MEADOWLAND APARTMENTS, Plaintiff and Appellee, v. Heidi SCHUMACHER, Defendant and Appellant.
-- April 25, 2012
Glenn J. Boomsma of Breit Law Offices, PC, Sioux Falls, South Dakota, Attorneys for plaintiff and appellee.Douglas P. Cummings, Jr., East River Legal Services, Sioux Falls, South Dakota, Attorneys for defendant and appellant.
[¶ 1.] Heidi Schumacher signed a renewed lease with Meadowland Apartments (Meadowland). Meadowland later filed an eviction action against Schumacher, alleging that she was in material non-compliance with the lease. Schumacher moved for a continuance of the court trial, which the magistrate court denied. At the conclusion of the court trial, the magistrate court found that Schumacher was a disabled person under the Fair Housing Amendments Act (FHAA), but that Meadowland had made reasonable accommodations for her disability. The magistrate court also found that Schumacher's conduct constituted sufficient grounds for termination of the lease. Schumacher appealed to the circuit court, which affirmed the decision of the magistrate court. Schumacher now appeals to this Court, raising the following issues: (1) whether the magistrate court abused its discretion in denying Schumacher's motion for a continuance; (2) whether the magistrate court erred in considering evidence of incidents that occurred prior to the term of Schumacher's most recent lease with Meadowland; and (3) whether the magistrate court erred in finding that Meadowland provided reasonable accommodations for Schumacher's disability as required under the FHAA. We affirm.
[¶ 2.] Meadowland is a 120–unit apartment complex in Sioux Falls, South Dakota. Schumacher moved into Meadowland in 1999. Schumacher's apartment was part of a federally subsidized project that was subject to the rules and regulations of the United States Department of Housing and Urban Development. It is undisputed that Schumacher suffers from a mental illness entitling her to protection under the FHAA.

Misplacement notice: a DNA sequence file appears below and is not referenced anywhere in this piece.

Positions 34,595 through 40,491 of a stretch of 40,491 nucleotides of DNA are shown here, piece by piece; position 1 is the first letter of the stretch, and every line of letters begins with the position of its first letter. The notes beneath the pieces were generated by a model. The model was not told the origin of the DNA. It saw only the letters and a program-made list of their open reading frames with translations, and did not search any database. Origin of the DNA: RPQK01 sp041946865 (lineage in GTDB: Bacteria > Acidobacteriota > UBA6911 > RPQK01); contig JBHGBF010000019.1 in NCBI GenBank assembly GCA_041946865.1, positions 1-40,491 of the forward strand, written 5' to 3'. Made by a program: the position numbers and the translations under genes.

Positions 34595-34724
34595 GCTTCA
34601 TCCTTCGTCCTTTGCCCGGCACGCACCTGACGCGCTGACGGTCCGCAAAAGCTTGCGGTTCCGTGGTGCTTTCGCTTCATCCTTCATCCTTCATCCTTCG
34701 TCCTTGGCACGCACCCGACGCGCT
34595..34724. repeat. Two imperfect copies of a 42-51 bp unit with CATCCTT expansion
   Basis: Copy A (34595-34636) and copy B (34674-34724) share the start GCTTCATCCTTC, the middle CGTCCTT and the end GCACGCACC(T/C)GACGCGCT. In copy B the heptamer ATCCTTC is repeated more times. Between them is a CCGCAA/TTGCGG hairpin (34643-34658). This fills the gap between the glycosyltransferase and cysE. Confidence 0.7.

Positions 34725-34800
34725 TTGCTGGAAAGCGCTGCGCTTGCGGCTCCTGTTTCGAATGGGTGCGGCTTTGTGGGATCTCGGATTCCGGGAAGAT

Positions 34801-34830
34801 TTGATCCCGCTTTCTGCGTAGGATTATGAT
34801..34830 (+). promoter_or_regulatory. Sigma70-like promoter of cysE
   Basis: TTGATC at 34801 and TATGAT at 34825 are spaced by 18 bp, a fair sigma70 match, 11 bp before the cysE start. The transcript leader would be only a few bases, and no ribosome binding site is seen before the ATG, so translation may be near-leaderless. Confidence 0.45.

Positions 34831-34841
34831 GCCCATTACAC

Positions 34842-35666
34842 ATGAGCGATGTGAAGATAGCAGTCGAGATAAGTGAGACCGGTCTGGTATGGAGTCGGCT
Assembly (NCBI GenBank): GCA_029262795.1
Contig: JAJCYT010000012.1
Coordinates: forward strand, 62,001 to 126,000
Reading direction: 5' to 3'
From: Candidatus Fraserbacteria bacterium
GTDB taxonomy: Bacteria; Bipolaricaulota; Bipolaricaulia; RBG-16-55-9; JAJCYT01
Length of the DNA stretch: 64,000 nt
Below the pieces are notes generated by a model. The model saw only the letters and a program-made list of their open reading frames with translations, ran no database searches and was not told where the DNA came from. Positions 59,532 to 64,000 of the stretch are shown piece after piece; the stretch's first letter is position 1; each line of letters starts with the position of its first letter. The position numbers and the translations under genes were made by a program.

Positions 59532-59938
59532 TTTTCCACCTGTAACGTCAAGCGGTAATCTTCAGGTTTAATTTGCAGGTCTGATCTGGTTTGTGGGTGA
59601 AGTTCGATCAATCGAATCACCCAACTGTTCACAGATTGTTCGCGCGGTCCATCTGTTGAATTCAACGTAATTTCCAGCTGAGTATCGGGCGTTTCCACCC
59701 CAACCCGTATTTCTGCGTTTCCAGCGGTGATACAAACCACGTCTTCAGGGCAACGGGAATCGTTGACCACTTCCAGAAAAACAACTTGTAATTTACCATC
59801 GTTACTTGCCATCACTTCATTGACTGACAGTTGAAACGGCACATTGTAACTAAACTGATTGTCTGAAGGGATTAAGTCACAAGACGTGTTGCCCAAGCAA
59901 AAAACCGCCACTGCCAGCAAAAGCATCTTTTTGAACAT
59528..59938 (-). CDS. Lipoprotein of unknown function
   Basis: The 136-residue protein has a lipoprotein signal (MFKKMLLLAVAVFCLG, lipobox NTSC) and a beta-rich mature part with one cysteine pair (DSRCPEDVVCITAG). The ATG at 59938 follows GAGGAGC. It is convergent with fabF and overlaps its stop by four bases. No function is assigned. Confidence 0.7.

[¶ 3.] On September 2, 2010, Schumacher renewed her lease with Meadowland for a term that was to extend from October 1, 2010, through October 31, 2010. The lease was to continue on a month-to-month basis after October 31, 2010. Under the terms of the lease, Meadowland could not terminate the lease unless Schumacher violated certain specified conditions. One such condition was “material non-compliance” with the terms of the lease. “Material non-compliance” was defined to include:
(1) one or more substantial violations of the lease; (2) repeated minor violations of the lease that (a) disrupt the livability of the project; (b) adversely affect the health or safety of any person or the right of any tenant to the quiet enjoyment to [sic] the leased premises and related project facilities․
[¶ 4.] Meadowland served a notice to quit and vacate upon Schumacher on October 12, 2010, alleging that Schumacher failed to comply with the terms of the lease by engaging in the following conduct:
(a) Disturbing or harassing other residents;
(b) Having an unauthorized business on premises;
(c) Not putting maintenance requests in writing;
(d) Conducting illegal activities on the premises;
(e) Causing damage/waste to the property;
(f) Having a pet of any type without written consent from Management;